UAE: Woman confuses an 8-kg cyst with belly fat
Freak medical case emphasises the importance of regular health checks.
Nicola Violeta Profir, 53, was blissfully unaware of the reasons for her sudden weight gain around her abdomen.
Initially, she ignored her bulge in her belly as fat. Later, she went for a medical check-up, when the growth started pressing over her bladder and caused immense discomfort.
The medical examination revealed that she had mistaken her belly fat. She was carrying an 8.3 kilogram of ovarian cyst that had rapidly expanded in her abdomen.
Profir, a Romanian national and a physical education teacher in a school in Abu Dhabi, spoke to Khaleej Times about how she stumbled upon the base-ball-sized ovarian cyst.
“I noticed a sudden and unusual weight gain, despite my keeping a check on my diet and following a strict physical exercise regimen. It was impossible to ignore it any longer as my belly was bulging. Besides, the bulge didn't disappear when I lay on my back. It was pressing down uncomfortably on my bladder and other internal organs including lungs,” she said.
In the outpatient department (OPD), she was assured by her doctor that the lump could be one of any of a number of "non-serious" growths. Soon, she underwent an ultrasound scan, which revealed the massive ovarian cyst.
“My initial reaction to the diagnosis was an uncontrollable rage. I had spent most of my life eating a balanced diet and exercising regularly and strongly believed in a preventive, holistic approach to disease. How could my body betray all these years of care and attention by producing an enormous growth in my reproductive organ?” asked an exasperated Profir.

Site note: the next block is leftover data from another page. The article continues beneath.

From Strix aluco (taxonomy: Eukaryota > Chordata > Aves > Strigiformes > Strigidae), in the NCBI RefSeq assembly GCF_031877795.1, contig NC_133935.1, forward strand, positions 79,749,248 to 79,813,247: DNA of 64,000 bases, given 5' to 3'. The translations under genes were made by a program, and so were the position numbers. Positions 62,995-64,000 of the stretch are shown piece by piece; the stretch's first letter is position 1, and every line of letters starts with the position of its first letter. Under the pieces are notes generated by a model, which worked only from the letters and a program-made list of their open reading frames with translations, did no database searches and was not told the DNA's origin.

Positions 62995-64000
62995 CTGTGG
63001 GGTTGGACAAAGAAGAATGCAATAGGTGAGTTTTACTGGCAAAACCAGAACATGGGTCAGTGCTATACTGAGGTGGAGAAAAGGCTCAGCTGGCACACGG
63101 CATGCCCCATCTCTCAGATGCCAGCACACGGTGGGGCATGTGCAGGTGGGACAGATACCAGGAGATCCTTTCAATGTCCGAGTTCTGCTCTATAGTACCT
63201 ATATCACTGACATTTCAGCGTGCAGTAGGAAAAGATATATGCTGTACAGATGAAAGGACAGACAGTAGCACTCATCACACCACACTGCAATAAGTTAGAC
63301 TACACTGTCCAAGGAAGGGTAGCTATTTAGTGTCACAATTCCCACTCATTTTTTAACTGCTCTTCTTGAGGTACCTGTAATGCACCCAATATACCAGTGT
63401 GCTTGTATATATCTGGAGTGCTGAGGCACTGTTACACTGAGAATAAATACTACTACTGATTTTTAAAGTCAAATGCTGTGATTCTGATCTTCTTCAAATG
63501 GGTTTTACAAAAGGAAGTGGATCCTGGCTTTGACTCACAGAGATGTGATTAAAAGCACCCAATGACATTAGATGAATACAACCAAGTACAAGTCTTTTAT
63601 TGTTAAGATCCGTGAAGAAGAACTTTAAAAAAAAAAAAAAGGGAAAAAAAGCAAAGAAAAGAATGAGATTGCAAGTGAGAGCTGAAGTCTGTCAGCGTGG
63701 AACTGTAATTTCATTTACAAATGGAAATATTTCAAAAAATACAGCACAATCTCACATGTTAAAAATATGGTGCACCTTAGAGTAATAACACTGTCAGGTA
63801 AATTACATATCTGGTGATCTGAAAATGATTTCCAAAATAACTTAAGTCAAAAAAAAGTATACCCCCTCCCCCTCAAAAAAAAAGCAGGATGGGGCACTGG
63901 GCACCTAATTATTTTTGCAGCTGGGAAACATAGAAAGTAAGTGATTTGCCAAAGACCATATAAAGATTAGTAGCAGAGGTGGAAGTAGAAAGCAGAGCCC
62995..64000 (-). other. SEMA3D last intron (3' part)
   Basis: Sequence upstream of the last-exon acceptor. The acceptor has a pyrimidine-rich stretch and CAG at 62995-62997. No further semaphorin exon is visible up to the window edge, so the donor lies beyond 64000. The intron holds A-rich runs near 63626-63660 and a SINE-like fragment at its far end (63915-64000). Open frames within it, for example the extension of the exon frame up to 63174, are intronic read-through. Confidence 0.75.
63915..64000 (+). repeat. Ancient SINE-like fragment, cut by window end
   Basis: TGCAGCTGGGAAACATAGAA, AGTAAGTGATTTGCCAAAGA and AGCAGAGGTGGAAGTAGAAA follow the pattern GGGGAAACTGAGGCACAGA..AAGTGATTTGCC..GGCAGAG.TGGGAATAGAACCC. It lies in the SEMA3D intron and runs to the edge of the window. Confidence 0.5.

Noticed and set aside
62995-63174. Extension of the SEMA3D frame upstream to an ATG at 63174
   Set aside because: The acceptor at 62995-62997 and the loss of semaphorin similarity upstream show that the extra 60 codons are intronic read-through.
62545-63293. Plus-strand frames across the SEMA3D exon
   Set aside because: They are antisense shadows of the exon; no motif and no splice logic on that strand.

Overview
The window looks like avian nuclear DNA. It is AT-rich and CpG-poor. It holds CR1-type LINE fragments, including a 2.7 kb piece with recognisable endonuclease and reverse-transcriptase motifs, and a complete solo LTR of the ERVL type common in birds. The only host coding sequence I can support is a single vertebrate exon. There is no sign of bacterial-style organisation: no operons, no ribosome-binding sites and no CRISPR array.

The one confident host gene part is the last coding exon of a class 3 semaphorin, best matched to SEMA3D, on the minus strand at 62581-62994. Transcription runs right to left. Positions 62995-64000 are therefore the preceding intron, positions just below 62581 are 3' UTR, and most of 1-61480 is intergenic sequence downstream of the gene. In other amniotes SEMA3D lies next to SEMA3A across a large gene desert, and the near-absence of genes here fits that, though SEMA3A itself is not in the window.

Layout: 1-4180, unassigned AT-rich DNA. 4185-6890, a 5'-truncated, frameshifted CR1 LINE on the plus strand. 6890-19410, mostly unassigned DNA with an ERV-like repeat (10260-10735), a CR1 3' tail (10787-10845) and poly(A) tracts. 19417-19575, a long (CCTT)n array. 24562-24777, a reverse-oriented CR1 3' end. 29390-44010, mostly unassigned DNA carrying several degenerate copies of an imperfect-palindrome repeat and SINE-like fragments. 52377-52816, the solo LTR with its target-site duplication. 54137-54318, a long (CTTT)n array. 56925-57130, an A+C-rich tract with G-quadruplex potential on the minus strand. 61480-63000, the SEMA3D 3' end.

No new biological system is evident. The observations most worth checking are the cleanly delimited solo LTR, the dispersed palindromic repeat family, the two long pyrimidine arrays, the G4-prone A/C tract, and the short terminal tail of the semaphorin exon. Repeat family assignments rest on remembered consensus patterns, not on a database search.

Dr Gilbert Ayoub, consultant and head of general and laparoscopic surgery at NMC Royal Hospital, Khalifa City, Abu Dhabi, said: “This was a huge rare mucinous tumour suspected by the magnetic resonance imaging (MRI) scan and confirmed by the final histopathology report that it was, indeed, an ovarian cyst. We removed the tumour as per the request of our obstetrics and gynaecology colleagues. Ovarian cysts are, in fact, extremely common but as they have few symptoms. Women often discover them only when examined for other gynaecological conditions. Cysts smaller than about four centimetres (cm) in diameter are simply monitored, since they may dissolve and be reabsorbed by the body without being treated.”
Profir’s case, however, was rare. Her ovarian cyst had occupied her abdomen, weighing 8.3 kg and measuring 31x21x13 cm. Its rapid growth led to an unusual bulge in her abdomen.
“All ovarian tumours grow rapidly within a year because of the rich blood supply,” said Dr Ayoub.
Profir vividly remembered the day she visited the clinic’s OPD.
“I was suffering from severe pain coupled with shortness of breath, nausea, vomiting, and abnormal blood pressure and pulse readings. My surgeon took the call that I should undergo an emergency surgical procedure,” she added.
Fortunately, Profir’s ovarian cyst was not malignant as her Ca125 test report revealed.
“The surgery went off well and there were no postoperative complications. She was discharged on the fourth day of the surgery. She is back to her passion for cycling and staying fit. Her case emphasises the importance of regular health checks besides maintaining a healthy lifestyle,” Dr Ayoub added.
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